Muslim leader refutes concerns, vows Joppatowne houses will be open to all


A Muslim community leader told a crowd of about 200 people Tuesday night that the Ansar housing complex being built in Joppatowne will be open to anyone who wants to buy a house there, refuting concerns from residents and elected officials that it would be for Muslims only.

“This community was and always will be open to everyone,” Dr. Faheem Younus, president of the Shades and Springs organization formed to purchase houses along Trails Way, said.

“My intention is to have a community perfectly in line with the fair housing laws of our country,” he said.

He made his pledge to the audience gathered in the Joppa-Magnolia fire hall for a community meeting about the development. Three Harford legislators who represent Joppa in Annapolis — Republican Dels. Rick Impallaria, Pat McDonough and Kathy Szeliga — led the meeting.

Impallaria invited Younus to address the audience.

Younus told the audience about himself, saying he has lived in the U.S. for 21 years and immigrated from Pakistan.

The physician, who lives in Perry Hall, is the chief of infectious disease at Upper Chesapeake Medical Center in Bel Air.

“Whether you like it or not, you trust me with your life every single day,” Younus said.

The Ansar community has been advertised online as a “peace village” for elderly members of the Ahmadiyya Muslim Community, an international Messianic, revivalist movement founded in the late 1800s.

Anyone who builds along Trails Way must abide by a consent degree from the early 2000s that at least one resident of each house be 55 or older, since the land along the Gunpowder River is part of the Chesapeake Bay Critical Area.

Younus gave his word that “we will live by the letter of the law” regarding the age restrictions.

He said a community center is planned for the development, which will be used for social, educational and religious purposes.

“Yes we plan to pray there,” he said. “We also plan to open it up to all of you so you can pray there as well.”

Tammy Baczynskyj, a resident of Joppatowne who lives along Foster Knoll Drive near the construction site on Trails Way, asked if she can get “some peace and quiet” now that the county is not issuing more building permits for the site — county officials have said permits were on hold pending resolution of stormwater management and other issues.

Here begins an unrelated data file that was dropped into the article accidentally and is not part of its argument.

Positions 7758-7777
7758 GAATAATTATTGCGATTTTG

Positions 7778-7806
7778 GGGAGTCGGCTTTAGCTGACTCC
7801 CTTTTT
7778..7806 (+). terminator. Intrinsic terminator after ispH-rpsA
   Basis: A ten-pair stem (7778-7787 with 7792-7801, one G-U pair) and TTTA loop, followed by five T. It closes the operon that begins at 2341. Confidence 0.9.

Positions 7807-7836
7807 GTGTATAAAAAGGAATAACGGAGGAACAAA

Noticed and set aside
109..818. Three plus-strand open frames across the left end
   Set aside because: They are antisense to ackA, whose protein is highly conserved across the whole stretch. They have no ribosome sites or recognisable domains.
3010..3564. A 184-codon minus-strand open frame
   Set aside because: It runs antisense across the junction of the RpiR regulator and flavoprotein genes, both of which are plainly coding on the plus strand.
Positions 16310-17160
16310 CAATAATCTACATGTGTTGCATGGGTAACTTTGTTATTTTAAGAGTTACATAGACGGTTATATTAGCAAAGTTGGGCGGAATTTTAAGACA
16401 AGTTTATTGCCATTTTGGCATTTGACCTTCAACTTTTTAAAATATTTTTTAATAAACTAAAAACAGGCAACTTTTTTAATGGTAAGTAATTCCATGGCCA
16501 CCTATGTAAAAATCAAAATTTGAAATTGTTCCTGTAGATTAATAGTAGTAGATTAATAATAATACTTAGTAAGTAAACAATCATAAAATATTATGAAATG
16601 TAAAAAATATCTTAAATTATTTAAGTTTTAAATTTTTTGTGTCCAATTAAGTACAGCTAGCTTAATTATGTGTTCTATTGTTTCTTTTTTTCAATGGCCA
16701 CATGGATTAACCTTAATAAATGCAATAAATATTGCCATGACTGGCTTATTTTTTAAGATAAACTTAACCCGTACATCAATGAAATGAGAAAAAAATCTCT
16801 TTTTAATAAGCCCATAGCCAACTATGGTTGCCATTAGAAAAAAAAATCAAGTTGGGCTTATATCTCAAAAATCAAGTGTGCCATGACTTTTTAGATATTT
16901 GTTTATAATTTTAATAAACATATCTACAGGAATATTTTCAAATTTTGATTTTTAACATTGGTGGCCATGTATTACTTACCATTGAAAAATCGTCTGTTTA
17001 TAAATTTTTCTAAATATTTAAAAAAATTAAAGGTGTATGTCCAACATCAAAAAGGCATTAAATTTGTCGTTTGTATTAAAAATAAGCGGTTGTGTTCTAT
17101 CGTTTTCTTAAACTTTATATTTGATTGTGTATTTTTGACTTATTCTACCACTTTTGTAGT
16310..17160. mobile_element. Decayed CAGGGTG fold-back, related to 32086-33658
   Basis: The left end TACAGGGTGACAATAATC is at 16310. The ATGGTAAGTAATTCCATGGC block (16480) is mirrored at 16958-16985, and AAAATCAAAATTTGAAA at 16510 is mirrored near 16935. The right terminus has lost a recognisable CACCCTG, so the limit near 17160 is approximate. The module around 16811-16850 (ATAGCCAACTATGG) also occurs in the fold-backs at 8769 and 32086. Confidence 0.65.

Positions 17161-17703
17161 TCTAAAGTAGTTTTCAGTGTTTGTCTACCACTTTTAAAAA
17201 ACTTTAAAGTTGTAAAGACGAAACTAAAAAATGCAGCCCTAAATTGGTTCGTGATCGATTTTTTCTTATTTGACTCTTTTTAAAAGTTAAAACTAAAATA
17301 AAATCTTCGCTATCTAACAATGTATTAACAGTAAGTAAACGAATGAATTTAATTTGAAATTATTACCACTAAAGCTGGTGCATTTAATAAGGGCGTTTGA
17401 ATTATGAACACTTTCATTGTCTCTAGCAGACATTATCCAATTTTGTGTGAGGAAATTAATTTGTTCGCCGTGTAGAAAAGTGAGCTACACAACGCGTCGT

Baczynskyj said she had not been able to sit outside since construction started, which she said later starts at 7 a.m. and lasts until about 7:30 p.m.

"I am really really being disrupted about this, and the secrecy about this has been horrible,” she told Younus.

Abdul Latif Bennett, of Baltimore, told the audience he is an Ahmadiyya Muslim and wants to move into the community.

"I wanted to move there — I still want to move there and, I hope that you will be my neighbors,” said Bennett, 53.

State Del. Kathy Szeliga, who also represents Harford County in Annapolis, told Bennett he would be welcome. “Everyone is welcome in this community,” she said.

Tuesday’s meeting came on the heels of a federal lawsuit filed against Harford County and two of its state delegates, Impallaria and McDonough.

Impallaria, who organized an earlier meeting on the Ansar complex and helped lead Tuesday’s meeting, held a copy of the 68-page lawsuit as he vowed that he and other elected officials will not be intimidated.

He described the suit as a way to “threaten and intimidate us to get us to go away and make us not represent you.”

“This will not get through court, but it will attract national attention,” McDonough said.

The suit was filed last Thursday in the U.S. District Court for the District of Maryland in Baltimore, according to Impallaria’s copy.

The plaintiffs are listed as Gemcraft and the entity that owns the property, OT LLC, which has the same Forest Hill address as Gemcraft.

The defendants, in addition to the two legislators, include the Harford County government, County Executive Barry Glassman, Director of Administration Billy Boniface, County Attorney Melissa Lambert and Joseph Siemek, director of public works.

The suit was filed because the county is no longer issuing building permits, according to the complaint.

Majlis Ansarullah USA, a Silver Spring-based Ahmadiyya Muslim organization, has been working with Gemcraft.

Cindy Mumby, a spokesperson for the county government, confirmed the county has received the suit.

“We have been served, and OT LLC and Gemcraft Homes are contesting the county’s permitting and bonding requirements,” she said Wednesday. “Our response will be available through the federal court.”

The plaintiffs allege county officials and state legislators “have engaged and continue to engage in a conspiracy to discriminate on the basis of religion in land use and housing” in violation of federal and state law.

“Motivated by and in direct response to anti-Islamic sentiments expressed by certain public officials and certain members of the community, and without any lawful basis, Harford County has refused to issue building permits to the plaintiffs,” according to the suit.

The plaintiffs want the court to compel the county to issue the relevant approvals and permits, as well as financial damages “against those persons who have maliciously interfered with the Plaintiffs’ contractual and economic rights with third parties.”

The plantiffs are suing

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